Develop strategies to ameliorate the course of Radiation-Induced Myocardial Fibrosis (RIMF)


Despite technological advancements in RT techniques, which enhance tumor targeting precision and minimize incidental cardiac doses, late cardiac toxicity remains a concern. Various pathological processes, such as cardiomyopathy, conduction disorders, myocardial fibrosis, pericarditis, acute coronary syndrome, congestive heart failure, and valvular disease, contribute to radiation-induced heart disease (RIHD) development.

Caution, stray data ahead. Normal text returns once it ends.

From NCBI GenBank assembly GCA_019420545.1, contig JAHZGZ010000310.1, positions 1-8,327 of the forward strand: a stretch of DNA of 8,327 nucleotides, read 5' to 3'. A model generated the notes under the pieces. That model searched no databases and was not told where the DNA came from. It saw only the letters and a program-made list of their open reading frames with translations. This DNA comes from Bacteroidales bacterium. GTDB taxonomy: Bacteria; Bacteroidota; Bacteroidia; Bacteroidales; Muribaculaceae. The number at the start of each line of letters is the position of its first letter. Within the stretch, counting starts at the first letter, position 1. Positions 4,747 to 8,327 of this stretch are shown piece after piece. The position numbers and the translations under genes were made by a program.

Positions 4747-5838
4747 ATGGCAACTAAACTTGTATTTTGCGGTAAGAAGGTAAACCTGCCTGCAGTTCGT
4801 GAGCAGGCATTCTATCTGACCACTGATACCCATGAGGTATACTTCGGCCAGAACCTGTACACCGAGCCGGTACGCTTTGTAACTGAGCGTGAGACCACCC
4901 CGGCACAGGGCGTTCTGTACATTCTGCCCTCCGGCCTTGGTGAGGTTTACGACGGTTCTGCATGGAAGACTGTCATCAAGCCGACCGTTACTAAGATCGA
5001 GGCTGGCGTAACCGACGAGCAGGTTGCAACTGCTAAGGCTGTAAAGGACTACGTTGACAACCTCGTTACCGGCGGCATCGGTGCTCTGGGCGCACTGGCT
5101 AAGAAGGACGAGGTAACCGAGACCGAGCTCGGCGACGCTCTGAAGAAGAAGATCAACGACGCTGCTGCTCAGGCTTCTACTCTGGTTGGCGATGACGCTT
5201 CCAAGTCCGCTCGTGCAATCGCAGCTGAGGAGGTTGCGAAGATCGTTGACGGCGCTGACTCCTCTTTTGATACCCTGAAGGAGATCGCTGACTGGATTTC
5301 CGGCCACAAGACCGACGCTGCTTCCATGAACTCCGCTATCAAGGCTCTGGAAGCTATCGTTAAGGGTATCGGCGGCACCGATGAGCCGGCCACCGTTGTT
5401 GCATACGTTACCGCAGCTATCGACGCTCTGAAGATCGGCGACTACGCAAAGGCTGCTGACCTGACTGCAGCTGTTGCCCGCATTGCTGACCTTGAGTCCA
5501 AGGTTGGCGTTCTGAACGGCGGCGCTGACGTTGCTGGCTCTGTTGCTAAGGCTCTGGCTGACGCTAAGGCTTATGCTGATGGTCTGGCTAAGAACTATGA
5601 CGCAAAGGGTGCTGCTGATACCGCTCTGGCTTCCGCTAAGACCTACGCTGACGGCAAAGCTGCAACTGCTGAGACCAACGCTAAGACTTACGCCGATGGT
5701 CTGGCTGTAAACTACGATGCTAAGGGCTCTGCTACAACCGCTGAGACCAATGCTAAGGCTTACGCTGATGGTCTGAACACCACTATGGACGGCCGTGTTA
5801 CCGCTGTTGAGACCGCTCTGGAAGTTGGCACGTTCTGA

These processes involve complex interactions between cellular types, altered wound healing, and activation of proinflammatory signaling pathways. Collagen deposition and fibrosis development are well-characterized consequences of heart exposure to RT, leading to conditions like pericarditis, cardiomyopathy, arrhythmias, congestive heart failure, or sudden death. Radiation-induced myocardial fibrosis (RIMF) is a significant outcome of RIHD, particularly common in RT-treated thoracic cancer patients. RIMF is a progressive, largely irreversible process resulting from complex multicellular interactions. Despite ongoing research, the mechanisms behind radiation-induced myocardial fibrosis (RIMF) remain poorly understood, and effective clinical treatments are still lacking, significantly affecting the quality of life for long-term cancer survivors. We are actively researching novel strategies aimed at mitigating or reversing the progression of RIMF.